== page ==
The idea that Sudras should serve the three higher varnas is there in the Gita also.
Agriculture, cattle-rearing and trade form the duty of the Vaisya springing from his own nature, while the natural duty of a Sudra consists in subordinate service under others.
Why is Gita saying this? First get rid of the idea that this verse is talking of caste as practiced by Hindus today. This is talking of varna which is linked to Guna and Karma. What the Gita is saying is that a person whose mind is dominated by Tamasa Guna should serve others whose minds have a larger influence of Sattva Guna. This would gradually help broaden the mind of a person with Tamasa Guna by seeing the conduct of the person being served and help in his spiritual advance. This is an example of Karma Yoga.
In times of yore a twofold spiritual path was taught by me. O sinless one - that of knowledge for Samkhyas (who are pure contemplatives), and that of action for Yogis (who combine detached work with devotion).
The problem with the quote in the Brahmana is the claim that drinking water or food from a person with Tamasa Guna would cause children to have minds dominated by Tamasa Guna and they should be beaten etc. When reading these type of statements in Hindu scripture, one has to remember the rules of exegesis given in our scriptures and by the greats.
Bhishma said in Mahabharata:
Even the words heard from an ignorant person, if in themselves they be fraught with sense, come to be regarded as pious and wise. In days of old, Usanas said unto the Daityas this truth, which should remove all doubts, that scriptures are no scriptures if they cannot stand the test of reason.
Mahabharata Shanti Parva Section CXLII
Acharya Shankara, for example, in his Gita Bhasya 18.66 says:
The appeal to the infallibility of the Vedic injunction is misconceived. The infallibility in question refers only to the unseen forces or apurva, and is admissible only in regards to matters not confined to the sphere of direct perceptions, etc ... Even a hundred statements of sruti to the effect that fire is cold and non-luminous won't prove valid. If it does make such a statement, its import will have to be interpreted differently. Otherwise, validity won't attach to it. Nothing in conflict with the means of valid cognition or with its own statements may be imputed to sruti.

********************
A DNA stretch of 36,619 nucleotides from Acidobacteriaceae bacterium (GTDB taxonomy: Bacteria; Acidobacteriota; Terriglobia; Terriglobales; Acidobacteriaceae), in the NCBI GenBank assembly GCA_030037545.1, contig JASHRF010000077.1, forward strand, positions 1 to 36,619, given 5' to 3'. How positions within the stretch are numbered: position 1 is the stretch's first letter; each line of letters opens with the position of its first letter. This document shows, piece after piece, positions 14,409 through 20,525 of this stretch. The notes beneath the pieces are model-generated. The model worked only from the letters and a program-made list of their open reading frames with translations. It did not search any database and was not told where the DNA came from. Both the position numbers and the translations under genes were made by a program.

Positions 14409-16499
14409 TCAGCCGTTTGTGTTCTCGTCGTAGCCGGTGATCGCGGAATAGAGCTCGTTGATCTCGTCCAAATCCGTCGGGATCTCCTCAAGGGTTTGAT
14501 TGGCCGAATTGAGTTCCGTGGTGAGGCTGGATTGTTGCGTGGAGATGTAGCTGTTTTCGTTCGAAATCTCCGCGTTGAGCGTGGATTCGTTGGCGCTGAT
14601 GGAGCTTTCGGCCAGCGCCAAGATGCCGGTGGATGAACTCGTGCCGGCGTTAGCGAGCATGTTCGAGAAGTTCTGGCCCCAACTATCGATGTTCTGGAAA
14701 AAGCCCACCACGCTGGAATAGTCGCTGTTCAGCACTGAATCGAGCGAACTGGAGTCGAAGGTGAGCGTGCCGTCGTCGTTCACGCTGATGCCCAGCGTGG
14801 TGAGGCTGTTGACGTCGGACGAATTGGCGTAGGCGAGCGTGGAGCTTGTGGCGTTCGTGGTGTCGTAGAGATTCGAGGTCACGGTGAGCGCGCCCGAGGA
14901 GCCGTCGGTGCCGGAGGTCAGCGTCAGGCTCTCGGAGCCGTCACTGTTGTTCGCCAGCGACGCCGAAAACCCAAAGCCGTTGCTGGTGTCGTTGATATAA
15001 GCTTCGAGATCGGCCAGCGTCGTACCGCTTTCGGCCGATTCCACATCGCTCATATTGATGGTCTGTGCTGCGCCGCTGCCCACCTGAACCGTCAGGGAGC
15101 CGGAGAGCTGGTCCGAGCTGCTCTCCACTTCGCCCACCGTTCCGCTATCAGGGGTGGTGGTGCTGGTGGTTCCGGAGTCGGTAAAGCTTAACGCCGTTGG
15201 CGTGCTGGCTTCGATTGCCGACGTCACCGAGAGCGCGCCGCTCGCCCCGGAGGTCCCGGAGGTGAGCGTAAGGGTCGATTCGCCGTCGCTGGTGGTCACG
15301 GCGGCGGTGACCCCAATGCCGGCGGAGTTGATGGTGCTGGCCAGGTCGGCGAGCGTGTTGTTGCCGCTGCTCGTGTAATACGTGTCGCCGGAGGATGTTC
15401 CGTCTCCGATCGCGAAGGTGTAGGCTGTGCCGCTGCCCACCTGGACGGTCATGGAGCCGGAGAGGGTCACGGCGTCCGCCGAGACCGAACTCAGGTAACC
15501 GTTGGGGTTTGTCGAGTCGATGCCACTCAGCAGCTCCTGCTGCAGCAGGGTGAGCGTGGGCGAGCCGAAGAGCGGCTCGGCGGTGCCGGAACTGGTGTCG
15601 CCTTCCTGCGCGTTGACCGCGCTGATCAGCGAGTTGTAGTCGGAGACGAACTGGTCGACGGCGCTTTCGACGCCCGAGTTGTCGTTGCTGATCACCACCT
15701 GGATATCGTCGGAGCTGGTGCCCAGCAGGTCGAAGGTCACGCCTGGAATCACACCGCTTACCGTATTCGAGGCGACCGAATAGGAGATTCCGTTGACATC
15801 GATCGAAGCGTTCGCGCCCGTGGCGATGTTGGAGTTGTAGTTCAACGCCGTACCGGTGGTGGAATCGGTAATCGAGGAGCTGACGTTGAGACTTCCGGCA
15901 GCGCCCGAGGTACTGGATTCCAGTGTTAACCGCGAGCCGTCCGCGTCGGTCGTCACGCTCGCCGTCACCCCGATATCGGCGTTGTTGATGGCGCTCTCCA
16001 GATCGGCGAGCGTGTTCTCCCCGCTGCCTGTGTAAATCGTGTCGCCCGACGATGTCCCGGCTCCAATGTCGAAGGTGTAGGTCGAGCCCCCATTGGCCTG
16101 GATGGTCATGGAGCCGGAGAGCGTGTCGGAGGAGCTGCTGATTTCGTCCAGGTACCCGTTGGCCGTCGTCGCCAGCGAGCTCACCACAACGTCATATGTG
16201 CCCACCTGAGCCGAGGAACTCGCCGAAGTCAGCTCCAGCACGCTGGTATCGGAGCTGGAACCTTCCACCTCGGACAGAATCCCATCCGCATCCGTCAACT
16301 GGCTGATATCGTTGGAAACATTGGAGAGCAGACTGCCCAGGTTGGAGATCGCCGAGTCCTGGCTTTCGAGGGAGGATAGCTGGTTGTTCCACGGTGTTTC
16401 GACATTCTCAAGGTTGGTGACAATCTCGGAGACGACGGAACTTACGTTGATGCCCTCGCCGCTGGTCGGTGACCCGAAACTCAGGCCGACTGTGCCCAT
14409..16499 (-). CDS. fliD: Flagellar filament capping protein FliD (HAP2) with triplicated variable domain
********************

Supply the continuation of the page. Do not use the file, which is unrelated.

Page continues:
REF: Srimad Bhagavad Gita Bhasya of Sri Sankaracarya translation by Dr. A. G. Krishna Warrier, p. 629.
Yoga Vasistha II.18 says:
yuktiyuktamupādeyaṃ vacanaṃ bālakādapi | anyattṛṇamiva tyājyamapyuktaṃ padmajanmanā || 3 || The remark of a child is to be accepted, if it is in accordance with reason; but the remark of even Brahma Himself, the creator of the world is to be rejected like a piece of straw if it does not accord with reason.
REF: Vasistha's Yoga translated by Swami Venkatesananda, p 35.
Sri Vachaspati Mishra, another Advaita Vedanta philosopher, says,
Na hy āgamāḥ sahasram api ghaṭam paṭayitum īṣate (Bhāmatī, Introduction) A thousand scriptures cannot make a jar into a cloth.
Bhamati by Vachaspati Mishra
The quote from the Aiterya Brahmana is undoubtedly repulsive to the modern mind. However, Hindus are not supposed to read their scripture in a fundamentalist manner. Any thing in scripture that is repulsive should be rejected since that repulsive part is not scripture. Hindus are only to seek the truth and not mindlessly support scripture where it is obviously wrong. This is not just my opinion but given in scripture itself. Even the Vedas can be questioned. So the offensive part of Aiterya Brahman should be robustly rejected.